In a commentary on Monday I wrote about the proposed pay freeze for state employees in the executive branch for the fiscal year beginning July 1.
In the commentary I suggest that the lege and judicial branches of government also freeze their pay. I noted that the lege had frozen their pay for the current year. However, I didn’t know if the judiciary had done likewise.
On Wednesday, the Baton Rouge paper reported that, in fact, the judges received a 4.9 percent pay raise this fiscal year. That’s a substantial pay raise when one considers the average pay for state judges … ranges from $136,544 for general trial court judges to $149,571 for the highest court.
In other words, some of the highest paid state employees received substantial pay raises while the lower paid employees received none.
It’s not surprising that the judges would be out of touch. Anyone who has ever dealt with them in their professional capacity likely found them, at best, aloof and at worst arrogant. Such attitudes seem to be an occupational hazard for judges because they are virtual dictators in their own courtrooms.
In reality, judges in Louisiana are no different than any other public employee except they have law degrees and wear black robes. Therefore, when the state is facing a fiscal crisis, they should be treated no differently from the other public servants when it comes to pay raises.
The news story reported the commission (of which some members are judges and lawyers) appointed to oversee judicial pay punted. They failed to make a recommendation on whether the judges should or shouldn’t get a raise.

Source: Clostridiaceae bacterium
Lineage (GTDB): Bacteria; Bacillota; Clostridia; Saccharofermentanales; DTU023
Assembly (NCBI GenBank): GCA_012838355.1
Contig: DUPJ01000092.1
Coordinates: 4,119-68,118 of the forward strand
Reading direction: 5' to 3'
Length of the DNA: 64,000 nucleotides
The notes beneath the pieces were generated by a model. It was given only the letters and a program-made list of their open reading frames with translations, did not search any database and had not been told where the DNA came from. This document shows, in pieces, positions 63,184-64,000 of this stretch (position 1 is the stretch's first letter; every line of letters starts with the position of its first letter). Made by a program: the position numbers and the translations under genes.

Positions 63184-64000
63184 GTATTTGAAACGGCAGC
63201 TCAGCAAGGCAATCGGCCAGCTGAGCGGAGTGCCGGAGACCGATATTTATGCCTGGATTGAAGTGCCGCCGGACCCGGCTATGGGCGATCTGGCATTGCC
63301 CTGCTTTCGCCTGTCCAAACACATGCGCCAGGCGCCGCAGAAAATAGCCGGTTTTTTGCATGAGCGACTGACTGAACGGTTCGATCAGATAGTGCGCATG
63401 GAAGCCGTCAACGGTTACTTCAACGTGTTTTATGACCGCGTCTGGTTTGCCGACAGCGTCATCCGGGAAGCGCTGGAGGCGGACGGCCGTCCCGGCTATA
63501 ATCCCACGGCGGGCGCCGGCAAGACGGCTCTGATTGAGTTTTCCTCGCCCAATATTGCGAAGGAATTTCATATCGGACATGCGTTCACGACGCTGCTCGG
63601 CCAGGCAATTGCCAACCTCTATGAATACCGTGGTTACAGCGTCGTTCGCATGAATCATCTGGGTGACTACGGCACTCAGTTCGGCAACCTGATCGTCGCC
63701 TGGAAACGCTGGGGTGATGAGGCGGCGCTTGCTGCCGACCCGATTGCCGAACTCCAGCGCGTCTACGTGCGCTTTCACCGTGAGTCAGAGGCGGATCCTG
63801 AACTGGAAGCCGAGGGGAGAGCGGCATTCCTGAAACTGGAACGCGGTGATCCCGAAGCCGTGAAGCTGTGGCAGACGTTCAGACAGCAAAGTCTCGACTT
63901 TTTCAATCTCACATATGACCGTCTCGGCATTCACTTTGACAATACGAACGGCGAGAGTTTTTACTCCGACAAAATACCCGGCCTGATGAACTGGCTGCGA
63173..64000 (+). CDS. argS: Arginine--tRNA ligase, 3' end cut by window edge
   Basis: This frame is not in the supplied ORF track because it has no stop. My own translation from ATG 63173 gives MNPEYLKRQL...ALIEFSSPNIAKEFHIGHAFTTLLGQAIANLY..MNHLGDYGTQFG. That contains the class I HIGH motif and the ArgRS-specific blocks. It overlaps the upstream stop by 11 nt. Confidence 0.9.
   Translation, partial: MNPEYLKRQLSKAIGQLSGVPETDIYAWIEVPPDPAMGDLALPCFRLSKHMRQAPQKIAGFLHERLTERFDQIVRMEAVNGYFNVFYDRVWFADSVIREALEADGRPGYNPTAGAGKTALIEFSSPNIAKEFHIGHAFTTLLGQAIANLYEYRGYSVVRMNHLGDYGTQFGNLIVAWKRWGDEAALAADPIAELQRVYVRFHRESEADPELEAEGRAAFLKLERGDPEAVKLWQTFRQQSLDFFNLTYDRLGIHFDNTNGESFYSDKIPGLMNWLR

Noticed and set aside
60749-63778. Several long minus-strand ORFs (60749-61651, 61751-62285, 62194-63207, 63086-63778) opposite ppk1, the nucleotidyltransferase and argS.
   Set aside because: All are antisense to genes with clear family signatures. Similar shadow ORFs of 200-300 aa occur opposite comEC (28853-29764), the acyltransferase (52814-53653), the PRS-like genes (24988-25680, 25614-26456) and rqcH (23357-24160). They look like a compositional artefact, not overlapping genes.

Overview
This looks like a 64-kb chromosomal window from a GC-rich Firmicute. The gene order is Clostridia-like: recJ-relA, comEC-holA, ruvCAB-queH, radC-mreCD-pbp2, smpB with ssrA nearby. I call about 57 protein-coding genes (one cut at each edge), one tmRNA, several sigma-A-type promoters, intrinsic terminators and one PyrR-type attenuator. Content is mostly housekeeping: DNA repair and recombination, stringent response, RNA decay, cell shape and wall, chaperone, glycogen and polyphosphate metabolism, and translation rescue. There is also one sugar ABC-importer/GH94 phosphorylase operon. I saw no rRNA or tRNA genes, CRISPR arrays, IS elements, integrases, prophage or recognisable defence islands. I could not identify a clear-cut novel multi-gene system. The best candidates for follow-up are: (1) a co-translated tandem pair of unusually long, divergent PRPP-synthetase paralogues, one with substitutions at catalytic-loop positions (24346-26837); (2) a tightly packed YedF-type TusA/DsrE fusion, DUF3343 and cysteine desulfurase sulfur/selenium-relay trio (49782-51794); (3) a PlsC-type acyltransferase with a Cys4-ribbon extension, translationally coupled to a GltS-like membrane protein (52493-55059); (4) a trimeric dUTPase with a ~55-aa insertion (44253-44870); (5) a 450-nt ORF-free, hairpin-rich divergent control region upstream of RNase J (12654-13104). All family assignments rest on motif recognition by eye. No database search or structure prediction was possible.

Instead, they sent to the leges a study that said the judges are paid slightly below the southern average. The story and, apparently, the study does not indicate whether the judges’ workload and performance is at or above the southern average.
However, that does not mean the judges and the judicial employees won’t get a raise in the coming year. The judiciary has its own separate budget which is approved by the leges (many of whom are lawyers) and they manage their own finances.
The judiciary should let the citizens of Louisiana know that they understand the plight of the citizens of Louisiana and their fellow state employees and announce a pay freeze for the entire Judicial Branch of government for the upcoming fiscal year.
Perhaps the taxpayers’ money saved by not giving themselves raises can be used instead to provide medication for some indigent children that are having their prescriptions curtailed because of the budget crisis.
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